In “High-Low” we profile the most indulgent versions of the most pedestrian objects. Today: the most expensive and luxurious bathtubs your naked eye—make that body—has ever seen.
Ever since the first copper plumbing was installed in the Indus River Valley some 5,300 years ago, people have been looking for newer and more soothing ways to get clean. Yet from the yuya, the bathhouse in old Buddhist temples, to ancient Greek alabaster tubs, somehow we ended up with two classes of bathtub: the old-fashioned, porcelain claw foot, or the quick-fix, drop-in acrylic tub. So 20th century.
Luckily, today we live in the Golden Age of Soaking. You can get a bathtub made out of virtually anything that can hold water (ever wanted a tub chiseled from a gigantic chunk of amethyst?) and in virtually any size and shape your heart could desire.
All that’s required to find the tub of your dreams is your imagination—and lots of money.
Hoesch Water Lounge
Think of it as a wet Barcalounger, or the aquarian equivalent of the Eames lounge chair. The Water Lounge, by the German company Hoesch, not only cleans you, it also “breaks down borders, traditions and conventions.” It does so with a “transparent glass cube” and a “gentle air massage,” all of which should come in handy when it’s time to wash the dog. Price: Around $43,000.
Signature Hardware Nubian Sandstone Tub
Have you ever wondered how pharaohs in ancient Egypt bathed? (Who hasn’t?) Any self-respecting pharaoh would have loved a nice, long soak in a hand-carved tub made of Nubian sandstone with “soothing layers of ginger, tan, and gray hues.” Price: Starting at $9,620.95.
Le Cob Infinity Tub
Perhaps you want to lounge more than you want to bathe—but you still feel the need to be wet. Try this guy, which has a continuous water flow, à la infinity pool, and a bed of pebbles below. Your feet may get a little cold—or you may drown, depending on your height. Price: $34,000.
Baldi Rock Crystal
If you want to bathe like a Bond villain, you’ll definitely want a tub carved out of a semiprecious crystal. Maybe amethyst? How about malachite? “The astonishing three-person bath was carved out of a single block of rock crystal found in the Amazonian rainforest, weighing approx. 10,000 kg,” the description says. Price: Around $1 million.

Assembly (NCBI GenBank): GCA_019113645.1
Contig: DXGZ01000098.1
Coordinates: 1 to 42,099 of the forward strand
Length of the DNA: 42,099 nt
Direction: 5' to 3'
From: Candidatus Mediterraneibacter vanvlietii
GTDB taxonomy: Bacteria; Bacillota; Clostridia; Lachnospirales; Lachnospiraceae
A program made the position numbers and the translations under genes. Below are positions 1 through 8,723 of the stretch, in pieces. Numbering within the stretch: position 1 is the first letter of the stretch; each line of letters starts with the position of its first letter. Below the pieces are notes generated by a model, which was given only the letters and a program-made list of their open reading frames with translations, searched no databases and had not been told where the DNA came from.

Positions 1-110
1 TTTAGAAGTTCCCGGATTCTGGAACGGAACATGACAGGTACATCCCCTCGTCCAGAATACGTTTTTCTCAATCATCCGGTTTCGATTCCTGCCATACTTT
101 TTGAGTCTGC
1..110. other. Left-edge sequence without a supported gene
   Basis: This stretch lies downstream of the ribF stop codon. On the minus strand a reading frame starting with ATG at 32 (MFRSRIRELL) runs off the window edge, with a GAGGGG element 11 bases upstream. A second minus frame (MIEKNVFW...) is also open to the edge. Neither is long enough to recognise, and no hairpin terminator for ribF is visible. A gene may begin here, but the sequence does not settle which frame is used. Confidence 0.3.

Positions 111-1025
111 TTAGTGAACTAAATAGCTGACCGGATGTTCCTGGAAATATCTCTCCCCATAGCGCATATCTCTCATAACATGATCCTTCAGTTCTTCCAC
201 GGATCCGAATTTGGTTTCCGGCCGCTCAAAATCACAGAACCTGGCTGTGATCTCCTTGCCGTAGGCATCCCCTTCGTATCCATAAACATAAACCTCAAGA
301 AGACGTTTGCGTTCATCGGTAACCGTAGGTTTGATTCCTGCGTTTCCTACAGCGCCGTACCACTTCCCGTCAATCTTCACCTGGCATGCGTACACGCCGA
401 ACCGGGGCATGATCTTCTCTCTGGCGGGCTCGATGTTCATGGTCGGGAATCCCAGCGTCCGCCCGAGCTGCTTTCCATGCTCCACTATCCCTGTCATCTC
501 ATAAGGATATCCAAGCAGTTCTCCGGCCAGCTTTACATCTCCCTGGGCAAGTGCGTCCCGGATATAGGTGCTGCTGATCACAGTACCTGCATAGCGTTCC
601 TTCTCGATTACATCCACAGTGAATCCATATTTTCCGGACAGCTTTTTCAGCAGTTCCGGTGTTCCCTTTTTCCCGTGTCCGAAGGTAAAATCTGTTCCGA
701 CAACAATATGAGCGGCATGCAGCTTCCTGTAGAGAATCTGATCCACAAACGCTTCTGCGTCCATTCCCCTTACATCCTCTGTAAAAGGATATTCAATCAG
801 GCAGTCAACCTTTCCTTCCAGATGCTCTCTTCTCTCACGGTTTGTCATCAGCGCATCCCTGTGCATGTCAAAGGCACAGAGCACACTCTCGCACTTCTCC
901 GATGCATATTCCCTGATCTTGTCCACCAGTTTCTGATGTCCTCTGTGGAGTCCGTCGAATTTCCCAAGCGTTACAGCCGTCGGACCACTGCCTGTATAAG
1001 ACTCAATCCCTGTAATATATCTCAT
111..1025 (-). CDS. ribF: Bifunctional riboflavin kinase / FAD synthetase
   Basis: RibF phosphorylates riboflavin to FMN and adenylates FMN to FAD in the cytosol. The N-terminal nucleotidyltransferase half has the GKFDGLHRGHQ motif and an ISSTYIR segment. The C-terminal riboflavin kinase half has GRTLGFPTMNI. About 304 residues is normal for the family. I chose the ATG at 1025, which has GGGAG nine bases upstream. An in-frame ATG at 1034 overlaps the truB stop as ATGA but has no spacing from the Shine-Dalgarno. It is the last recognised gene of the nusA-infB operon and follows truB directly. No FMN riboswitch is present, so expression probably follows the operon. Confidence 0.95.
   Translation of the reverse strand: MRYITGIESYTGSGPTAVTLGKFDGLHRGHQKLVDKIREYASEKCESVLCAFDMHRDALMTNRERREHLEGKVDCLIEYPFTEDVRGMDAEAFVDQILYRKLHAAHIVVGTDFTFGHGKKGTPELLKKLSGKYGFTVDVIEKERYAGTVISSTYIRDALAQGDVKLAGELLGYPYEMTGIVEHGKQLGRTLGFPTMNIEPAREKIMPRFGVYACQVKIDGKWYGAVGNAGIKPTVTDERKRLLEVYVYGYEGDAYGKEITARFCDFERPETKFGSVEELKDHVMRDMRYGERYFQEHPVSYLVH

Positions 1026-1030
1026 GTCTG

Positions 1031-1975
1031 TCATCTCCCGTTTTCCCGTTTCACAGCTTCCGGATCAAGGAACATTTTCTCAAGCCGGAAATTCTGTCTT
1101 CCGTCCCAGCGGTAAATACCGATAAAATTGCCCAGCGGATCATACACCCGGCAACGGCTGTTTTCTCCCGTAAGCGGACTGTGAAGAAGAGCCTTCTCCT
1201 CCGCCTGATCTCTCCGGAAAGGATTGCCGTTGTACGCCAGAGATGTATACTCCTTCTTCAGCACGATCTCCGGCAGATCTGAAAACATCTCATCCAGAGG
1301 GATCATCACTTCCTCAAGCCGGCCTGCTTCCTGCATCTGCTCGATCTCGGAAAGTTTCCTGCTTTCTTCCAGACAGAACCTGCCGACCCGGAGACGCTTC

WS Bath Collections Madera M2
The idea of taking a bath in a gigantic wooden salad bowl sounds ridiculous until the moment you actually see one—then you realize that you can’t live without it. The Madera M2 is a freestanding carved marvel available in custom sizes in your choice of larch, beech, mahogany, cedar, walnut, cherry, wedge, or teak in a variety of finishes. Fifty-gallon drum of raspberry vinaigrette sold separately. Price: $43,200.
You could take a soak in an everyday tub, or you could have something akin to a spiritual experience in a gigantic hanging glass hamster ball. The Bathsphere by designer Alexander Zhukovsky allows bathers to “simulate rain, change the temperature inside the ball, humidity, light, sounds and even smells” as they explore the “membrane between the bustle of the modern world and the calmness of a home” that is the modern bathroom. Price: Nobody yet knows.
Can’t decide between a shower or a bathtub? Then you just might need
a Shub the Rexa Unico collection. A bathtub is sunk into the floor and comes with wooden slats that slide over it to turn it into the floor of a shower. if that one’s too sleek and high-concept, there’s also the Unico Egg, which has “frontal open storages that you can use like bookshelf.” Price: Contact the company for details.
You wouldn’t want to have to step over the ledge of your bathtub now, would you? And you wouldn’t want to take a bath alone. Luckily you can use Sorgente as “a traditional bath or always full and ready for use, just like a swimming pool.” Don’t worry, it has a filter. It comes with natural stone coverings in colors such as slate or cognac, and a shell of white or pearl gray. Price: Contact the company for details—you’ll most likely need to get one direct from Italy.